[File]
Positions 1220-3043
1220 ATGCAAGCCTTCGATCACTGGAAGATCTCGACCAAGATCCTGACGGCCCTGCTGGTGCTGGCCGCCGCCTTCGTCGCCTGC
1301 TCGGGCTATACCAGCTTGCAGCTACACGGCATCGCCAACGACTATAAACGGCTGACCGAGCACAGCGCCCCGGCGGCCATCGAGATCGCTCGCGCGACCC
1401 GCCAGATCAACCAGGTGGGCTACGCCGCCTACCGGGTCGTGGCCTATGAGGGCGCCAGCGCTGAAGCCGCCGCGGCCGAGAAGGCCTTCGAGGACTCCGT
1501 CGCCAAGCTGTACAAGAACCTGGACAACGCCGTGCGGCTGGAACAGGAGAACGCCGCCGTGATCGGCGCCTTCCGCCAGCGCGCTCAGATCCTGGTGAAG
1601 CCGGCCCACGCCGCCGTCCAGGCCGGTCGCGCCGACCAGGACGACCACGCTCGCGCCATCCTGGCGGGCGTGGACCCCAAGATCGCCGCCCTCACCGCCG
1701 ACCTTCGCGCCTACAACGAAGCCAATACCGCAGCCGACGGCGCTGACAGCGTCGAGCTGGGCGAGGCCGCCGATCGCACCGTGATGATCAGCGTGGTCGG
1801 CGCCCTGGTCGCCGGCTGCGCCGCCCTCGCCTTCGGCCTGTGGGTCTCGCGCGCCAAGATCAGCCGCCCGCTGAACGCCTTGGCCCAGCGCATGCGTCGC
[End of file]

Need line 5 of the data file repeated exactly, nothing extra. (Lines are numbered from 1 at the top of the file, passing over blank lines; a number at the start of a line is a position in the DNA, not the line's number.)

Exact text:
1501 CGCCAAGCTGTACAAGAACCTGGACAACGCCGTGCGGCTGGAACAGGAGAACGCCGCCGTGATCGGCGCCTTCCGCCAGCGCGCTCAGATCCTGGTGAAG